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Gadget Geeks
Discuss all electronic gadgets - ask questions, doubts, troubleshooting tips et al. to fellow gadget geeks.
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Arijit Banerjee
Arijit Banerjee • Nov 7, 2016

Can I switch to Enterprise application development from Android app development?

I've been an Android developer at a startup for over 2 years now. I have worked on several projects that have given me a deep understanding of Android OS and OOP concepts and have made me a better developer. I'm very comfortable with Java in the sense that I can figure out almost anything in Java with a little help of tutorials . However, as of now I'm only an Android developer with a little knowledge in JavaScript and I want to go beyond that. My company doesn't have any large project in Java as most of its back-ends are developed using Node.js and Python, which I'm not interested in as of now. I saw many big companies hiring hard-core Java developers for their Enterprise applications and saw their particular requirements in advanced Java technologies like Spring, Hibernate, JSP etc.

That got me wondering if there was any way for me to get into these companies as Java Enterprise Application developer without starting from the scratch. I read a few answers online that seemed to suggest that most recruiters would be hesitant to hire someone with little or no experience over someone who already had "relevant" experience.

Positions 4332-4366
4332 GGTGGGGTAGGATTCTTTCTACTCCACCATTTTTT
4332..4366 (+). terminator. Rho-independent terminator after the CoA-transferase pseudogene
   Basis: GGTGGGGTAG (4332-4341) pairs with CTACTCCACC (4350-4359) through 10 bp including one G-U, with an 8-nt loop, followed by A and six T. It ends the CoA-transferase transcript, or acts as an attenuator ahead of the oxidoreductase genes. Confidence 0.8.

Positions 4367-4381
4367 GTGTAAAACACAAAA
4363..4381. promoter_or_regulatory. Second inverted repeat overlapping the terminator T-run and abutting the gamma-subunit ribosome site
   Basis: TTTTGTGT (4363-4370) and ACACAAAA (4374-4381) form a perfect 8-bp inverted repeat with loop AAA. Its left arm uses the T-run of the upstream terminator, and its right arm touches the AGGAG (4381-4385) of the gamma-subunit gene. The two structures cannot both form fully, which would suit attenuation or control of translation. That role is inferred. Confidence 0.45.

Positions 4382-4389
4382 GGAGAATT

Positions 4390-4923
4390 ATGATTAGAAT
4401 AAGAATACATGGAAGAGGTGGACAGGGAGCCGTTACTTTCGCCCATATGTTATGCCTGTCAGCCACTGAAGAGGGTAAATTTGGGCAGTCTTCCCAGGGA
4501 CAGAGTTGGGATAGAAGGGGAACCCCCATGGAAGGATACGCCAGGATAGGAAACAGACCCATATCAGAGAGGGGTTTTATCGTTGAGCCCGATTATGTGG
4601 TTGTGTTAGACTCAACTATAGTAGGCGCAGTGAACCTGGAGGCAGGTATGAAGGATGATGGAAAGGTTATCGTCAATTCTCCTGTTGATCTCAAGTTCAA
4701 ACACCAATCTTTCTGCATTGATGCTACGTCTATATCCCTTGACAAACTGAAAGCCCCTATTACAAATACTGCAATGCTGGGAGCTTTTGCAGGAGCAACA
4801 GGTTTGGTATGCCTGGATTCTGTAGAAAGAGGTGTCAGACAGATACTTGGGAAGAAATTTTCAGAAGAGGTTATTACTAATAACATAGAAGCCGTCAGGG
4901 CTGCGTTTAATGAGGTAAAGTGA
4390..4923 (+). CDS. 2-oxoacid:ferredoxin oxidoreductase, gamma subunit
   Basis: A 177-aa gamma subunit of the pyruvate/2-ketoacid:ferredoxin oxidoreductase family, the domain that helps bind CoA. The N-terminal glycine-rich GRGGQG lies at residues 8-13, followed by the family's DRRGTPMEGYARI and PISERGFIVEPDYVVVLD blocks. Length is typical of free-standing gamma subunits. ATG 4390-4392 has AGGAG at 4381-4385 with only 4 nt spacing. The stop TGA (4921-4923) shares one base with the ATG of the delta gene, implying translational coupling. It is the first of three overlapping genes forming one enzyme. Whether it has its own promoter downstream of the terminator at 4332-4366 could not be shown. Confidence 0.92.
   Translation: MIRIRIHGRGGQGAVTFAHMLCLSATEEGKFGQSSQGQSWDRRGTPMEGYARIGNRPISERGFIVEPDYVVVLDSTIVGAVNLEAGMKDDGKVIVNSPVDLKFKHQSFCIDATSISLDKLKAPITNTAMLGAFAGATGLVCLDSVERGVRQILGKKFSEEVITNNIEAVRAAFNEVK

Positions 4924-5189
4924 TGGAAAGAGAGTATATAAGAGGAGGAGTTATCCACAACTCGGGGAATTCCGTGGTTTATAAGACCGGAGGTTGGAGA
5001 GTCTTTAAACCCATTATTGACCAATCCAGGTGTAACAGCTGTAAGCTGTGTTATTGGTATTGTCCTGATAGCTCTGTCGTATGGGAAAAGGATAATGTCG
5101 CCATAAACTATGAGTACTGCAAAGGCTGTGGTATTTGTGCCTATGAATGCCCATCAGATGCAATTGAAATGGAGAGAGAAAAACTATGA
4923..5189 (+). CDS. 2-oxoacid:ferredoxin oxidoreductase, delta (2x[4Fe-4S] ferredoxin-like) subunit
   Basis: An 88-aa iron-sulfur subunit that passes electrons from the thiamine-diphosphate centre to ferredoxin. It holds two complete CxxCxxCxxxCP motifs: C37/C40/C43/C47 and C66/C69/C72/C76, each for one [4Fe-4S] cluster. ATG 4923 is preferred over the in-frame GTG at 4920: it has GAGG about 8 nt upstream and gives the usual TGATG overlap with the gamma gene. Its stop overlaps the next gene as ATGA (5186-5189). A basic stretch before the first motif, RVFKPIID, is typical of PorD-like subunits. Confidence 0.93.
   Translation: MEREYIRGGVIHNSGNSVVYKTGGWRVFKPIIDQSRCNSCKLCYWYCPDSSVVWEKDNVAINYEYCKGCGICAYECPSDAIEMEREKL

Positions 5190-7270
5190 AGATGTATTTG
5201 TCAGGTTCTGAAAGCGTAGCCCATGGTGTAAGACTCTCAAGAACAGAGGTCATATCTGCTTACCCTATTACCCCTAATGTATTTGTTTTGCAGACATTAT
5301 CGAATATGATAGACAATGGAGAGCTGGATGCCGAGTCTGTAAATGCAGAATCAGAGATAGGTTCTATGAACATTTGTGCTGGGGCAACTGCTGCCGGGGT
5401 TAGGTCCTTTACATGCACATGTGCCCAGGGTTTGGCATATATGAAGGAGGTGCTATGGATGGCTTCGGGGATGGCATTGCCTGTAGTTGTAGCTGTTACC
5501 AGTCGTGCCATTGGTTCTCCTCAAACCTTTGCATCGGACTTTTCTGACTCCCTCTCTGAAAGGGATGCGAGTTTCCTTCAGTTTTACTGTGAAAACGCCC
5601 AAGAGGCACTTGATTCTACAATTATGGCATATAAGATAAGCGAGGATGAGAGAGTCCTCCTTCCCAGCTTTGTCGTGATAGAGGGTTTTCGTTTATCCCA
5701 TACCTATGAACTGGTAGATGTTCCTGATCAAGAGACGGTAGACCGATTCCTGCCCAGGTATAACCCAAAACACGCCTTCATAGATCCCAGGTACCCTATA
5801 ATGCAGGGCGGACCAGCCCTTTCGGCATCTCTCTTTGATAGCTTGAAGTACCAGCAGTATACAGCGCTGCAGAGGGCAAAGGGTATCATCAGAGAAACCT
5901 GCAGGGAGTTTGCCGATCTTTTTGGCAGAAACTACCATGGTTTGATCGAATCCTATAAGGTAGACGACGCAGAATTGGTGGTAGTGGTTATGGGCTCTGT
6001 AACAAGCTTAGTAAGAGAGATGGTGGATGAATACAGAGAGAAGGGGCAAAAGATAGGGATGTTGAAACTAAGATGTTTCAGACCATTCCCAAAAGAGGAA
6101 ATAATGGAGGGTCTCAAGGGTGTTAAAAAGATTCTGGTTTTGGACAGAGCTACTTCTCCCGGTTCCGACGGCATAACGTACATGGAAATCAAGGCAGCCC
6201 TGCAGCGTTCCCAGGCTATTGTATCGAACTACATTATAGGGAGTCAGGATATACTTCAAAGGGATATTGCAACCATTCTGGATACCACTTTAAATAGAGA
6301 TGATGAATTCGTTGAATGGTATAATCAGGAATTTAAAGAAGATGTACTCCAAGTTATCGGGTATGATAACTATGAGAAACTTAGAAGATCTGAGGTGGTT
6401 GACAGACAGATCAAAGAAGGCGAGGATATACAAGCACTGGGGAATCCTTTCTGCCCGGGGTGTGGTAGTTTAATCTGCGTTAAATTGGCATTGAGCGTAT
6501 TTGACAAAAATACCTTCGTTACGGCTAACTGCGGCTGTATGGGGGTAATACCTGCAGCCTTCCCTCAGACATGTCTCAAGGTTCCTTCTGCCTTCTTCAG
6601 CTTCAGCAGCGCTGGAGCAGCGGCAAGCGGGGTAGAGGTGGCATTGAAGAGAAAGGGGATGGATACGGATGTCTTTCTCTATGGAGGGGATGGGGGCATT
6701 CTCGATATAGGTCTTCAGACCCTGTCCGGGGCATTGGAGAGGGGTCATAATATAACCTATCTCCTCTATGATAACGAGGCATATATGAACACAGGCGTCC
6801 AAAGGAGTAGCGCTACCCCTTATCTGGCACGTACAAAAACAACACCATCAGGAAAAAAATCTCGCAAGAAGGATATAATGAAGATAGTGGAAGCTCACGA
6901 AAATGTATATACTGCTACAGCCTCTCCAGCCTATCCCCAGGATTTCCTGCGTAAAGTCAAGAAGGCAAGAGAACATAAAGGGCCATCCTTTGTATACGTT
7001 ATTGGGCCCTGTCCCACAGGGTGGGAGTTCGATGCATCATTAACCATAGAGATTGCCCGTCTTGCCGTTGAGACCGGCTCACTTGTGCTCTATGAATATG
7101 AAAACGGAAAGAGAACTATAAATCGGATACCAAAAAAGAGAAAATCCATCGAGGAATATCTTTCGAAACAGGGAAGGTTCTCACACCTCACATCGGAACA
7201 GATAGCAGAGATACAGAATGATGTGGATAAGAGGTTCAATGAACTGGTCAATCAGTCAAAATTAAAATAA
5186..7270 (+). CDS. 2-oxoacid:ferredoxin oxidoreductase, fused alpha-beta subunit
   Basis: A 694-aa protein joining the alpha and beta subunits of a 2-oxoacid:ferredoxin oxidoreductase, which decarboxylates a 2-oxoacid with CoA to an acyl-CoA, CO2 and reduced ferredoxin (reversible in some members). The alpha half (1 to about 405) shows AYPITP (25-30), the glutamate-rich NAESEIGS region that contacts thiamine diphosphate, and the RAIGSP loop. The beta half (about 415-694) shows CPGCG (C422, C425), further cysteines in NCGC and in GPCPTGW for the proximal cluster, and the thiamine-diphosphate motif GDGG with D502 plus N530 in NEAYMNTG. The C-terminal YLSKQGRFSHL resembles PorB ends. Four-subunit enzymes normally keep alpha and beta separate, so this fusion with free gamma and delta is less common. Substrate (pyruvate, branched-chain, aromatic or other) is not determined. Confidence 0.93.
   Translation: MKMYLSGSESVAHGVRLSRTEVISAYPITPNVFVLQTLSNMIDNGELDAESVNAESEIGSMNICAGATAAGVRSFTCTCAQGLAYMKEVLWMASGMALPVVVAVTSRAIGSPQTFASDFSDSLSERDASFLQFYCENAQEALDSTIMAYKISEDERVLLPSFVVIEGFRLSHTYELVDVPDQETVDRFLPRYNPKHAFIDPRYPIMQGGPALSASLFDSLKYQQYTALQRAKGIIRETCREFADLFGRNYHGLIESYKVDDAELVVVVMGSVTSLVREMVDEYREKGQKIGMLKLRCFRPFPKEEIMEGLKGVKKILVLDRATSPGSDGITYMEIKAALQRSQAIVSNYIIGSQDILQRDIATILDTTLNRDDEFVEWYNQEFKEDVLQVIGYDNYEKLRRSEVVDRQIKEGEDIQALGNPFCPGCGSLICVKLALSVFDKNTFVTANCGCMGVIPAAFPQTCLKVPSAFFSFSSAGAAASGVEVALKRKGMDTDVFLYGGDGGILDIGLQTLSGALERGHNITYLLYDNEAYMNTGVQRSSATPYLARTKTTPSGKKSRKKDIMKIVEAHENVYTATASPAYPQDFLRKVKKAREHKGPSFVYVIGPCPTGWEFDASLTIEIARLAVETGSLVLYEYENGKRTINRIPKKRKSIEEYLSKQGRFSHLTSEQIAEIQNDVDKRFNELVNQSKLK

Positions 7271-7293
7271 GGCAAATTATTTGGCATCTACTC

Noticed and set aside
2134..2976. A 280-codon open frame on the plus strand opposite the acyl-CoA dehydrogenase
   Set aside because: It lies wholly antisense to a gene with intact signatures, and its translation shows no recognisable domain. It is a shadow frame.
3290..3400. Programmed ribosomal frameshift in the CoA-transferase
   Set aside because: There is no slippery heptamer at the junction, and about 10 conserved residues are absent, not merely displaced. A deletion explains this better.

I can learn Spring, Hibernate and all the required technologies online and maybe even get certified by Oracle as a Java Professional, but will that guarantee that my Android experience will not be a waste or that my interview will go as good as someone who's already worked on those technologies?

Would contributing to small Java open source projects count as relevant experience? I'm really confused as I badly want to work in Enterprise application development, but I also don't wanna be treated as a fresher.
Kaustubh Katdare
Kaustubh Katdare • Nov 8, 2016
I'd recommend getting certified in the technologies of your choice. That'd show the potential recruiters that you're genuinely interested in the technology and have the required knowhow. You can gain the experience by contributing to open source projects; and always make a case that your company does not provide Java projects.

Go for the certifications and keep applying. That's the only way forward.

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